Research article

Analyses of molecular markers and leaf morphology of two rare birches, Betula obscura and B. pendula var. carelica

Katarzyna Anna Jadwiszczak , Lidia V. Vetchinnikova, Agnieszka Bona, Łukasz Tyburski, Tatiana J. Kuznetsova, Valery A. Isidorov

Katarzyna Anna Jadwiszczak
University of Bialystok. Email:
Lidia V. Vetchinnikova
Russian Academy of Sciences
Agnieszka Bona
University of Białystok
Łukasz Tyburski
Kampinos National Park
Tatiana J. Kuznetsova
Russian Academy of Sciences
Valery A. Isidorov
Białystok University of Technology

Online First: December 31, 2020
Jadwiszczak, K., Vetchinnikova, L., Bona, A., Tyburski, Ł., Kuznetsova, T., Isidorov, V. 2020. Analyses of molecular markers and leaf morphology of two rare birches, Betula obscura and B. pendula var. carelica. Annals of Forest Research DOI:10.15287/afr.2020.1973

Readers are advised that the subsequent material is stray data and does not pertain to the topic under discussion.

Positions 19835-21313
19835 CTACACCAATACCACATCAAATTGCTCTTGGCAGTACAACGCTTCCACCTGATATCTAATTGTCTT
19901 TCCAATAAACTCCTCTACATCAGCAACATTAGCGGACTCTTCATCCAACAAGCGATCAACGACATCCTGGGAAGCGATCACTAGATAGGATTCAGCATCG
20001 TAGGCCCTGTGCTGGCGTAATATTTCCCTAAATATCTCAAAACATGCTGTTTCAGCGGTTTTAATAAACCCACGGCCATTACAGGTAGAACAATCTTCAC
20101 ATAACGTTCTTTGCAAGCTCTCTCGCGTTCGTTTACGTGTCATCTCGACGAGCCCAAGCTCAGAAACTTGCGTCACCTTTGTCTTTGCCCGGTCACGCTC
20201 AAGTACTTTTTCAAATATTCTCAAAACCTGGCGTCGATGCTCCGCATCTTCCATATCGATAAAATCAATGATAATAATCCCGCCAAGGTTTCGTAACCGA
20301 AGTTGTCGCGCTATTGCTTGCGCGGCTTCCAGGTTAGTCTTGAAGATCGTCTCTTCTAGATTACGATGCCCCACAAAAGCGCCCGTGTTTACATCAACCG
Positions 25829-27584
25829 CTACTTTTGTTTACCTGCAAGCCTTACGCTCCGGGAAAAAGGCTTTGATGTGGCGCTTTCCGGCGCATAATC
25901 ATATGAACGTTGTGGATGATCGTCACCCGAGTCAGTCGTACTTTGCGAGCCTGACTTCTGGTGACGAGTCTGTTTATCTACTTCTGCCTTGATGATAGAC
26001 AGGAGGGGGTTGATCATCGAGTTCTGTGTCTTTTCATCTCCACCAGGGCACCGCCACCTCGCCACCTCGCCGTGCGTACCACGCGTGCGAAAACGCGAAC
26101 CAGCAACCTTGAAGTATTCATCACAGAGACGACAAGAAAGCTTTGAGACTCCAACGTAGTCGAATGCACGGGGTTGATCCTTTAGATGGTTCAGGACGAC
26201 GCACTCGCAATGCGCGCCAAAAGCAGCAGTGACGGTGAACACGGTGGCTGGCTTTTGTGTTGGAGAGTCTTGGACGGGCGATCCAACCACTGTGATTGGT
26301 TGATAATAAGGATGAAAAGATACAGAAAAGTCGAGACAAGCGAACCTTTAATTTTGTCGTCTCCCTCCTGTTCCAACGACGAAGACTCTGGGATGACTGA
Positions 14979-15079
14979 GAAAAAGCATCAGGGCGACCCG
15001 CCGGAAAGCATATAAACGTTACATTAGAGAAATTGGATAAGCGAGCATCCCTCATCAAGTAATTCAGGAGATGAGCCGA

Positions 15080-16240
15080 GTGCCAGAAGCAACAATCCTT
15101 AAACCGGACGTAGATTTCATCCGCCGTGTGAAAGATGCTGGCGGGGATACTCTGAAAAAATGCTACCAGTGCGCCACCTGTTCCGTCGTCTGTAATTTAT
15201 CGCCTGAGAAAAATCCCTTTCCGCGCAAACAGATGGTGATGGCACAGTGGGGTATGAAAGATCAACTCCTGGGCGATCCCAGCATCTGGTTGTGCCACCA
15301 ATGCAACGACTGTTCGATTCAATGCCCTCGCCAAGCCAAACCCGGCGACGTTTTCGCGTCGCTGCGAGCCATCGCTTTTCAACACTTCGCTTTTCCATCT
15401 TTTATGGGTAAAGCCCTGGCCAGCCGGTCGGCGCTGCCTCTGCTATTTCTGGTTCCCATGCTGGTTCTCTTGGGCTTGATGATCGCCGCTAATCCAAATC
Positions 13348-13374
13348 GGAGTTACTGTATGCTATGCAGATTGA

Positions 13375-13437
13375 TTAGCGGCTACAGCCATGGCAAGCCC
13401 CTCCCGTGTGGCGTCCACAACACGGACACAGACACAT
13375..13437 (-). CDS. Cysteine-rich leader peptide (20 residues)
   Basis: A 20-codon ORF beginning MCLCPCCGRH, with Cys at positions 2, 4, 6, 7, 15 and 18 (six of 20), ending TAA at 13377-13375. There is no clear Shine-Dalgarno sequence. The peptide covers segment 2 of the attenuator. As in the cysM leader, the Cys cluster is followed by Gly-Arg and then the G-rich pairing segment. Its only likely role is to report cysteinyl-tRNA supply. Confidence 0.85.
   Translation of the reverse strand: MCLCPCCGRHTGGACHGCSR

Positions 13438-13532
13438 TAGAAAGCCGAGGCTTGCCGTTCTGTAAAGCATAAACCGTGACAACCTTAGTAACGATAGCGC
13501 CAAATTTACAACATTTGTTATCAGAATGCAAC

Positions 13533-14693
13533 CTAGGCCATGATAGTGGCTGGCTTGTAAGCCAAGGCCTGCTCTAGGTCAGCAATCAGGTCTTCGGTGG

Trees and shrubs belonging to the Betula L. genus seem to represent one of the most confused interspecific relationships, and hybridization is considered to be one of the main factors responsible for the substantial genetic and morphological variation of birches. In the present investigation, the internal transcribed spacer ITS1 and ITS2 regions of nuclear ribosomal DNA, nuclear alcohol dehydrogenase (ADH) gene sequences and amplified fragment length polymorphisms (AFLPs) as well as the Atkinson discriminant function (ADF) of leaf morphology were used to verify hypotheses concerning the origin of the dark barked Betula obscura and B. pendula var. carelica with the patterned wood. Both plants were considered by different authors to be distinct species, intraspecific forms of common B. pendula or B. pubescens, or hybrid taxa between B. pendula and B. pubescens. In the phylogenetic trees, the ITS and ADH gene sequences of both B. obscura and B. pendula var. carelica clustered with those of B. pendula, whereas B. pubescens trees were somewhat distinct. In turn, the AFLPs revealed genetic similarity of B. pendula var. carelica to both frequent species, whereas B. obscura was clearly distinct from other birches. Values of the ADF indices of the rare birches were typical for B. pendula. In the light of the results obtained, we imply that B. obscura and B. pendula var. carelica represent an intraspecific variation of B. pendula, they are neither intraspecific taxa of B. pubescens nor hybrid species between the common birches. Different grouping of B. obscura in the AFLPs and DNA sequences analyses is likely a result of an unreliable phylogenetic signal of the former molecular markers.

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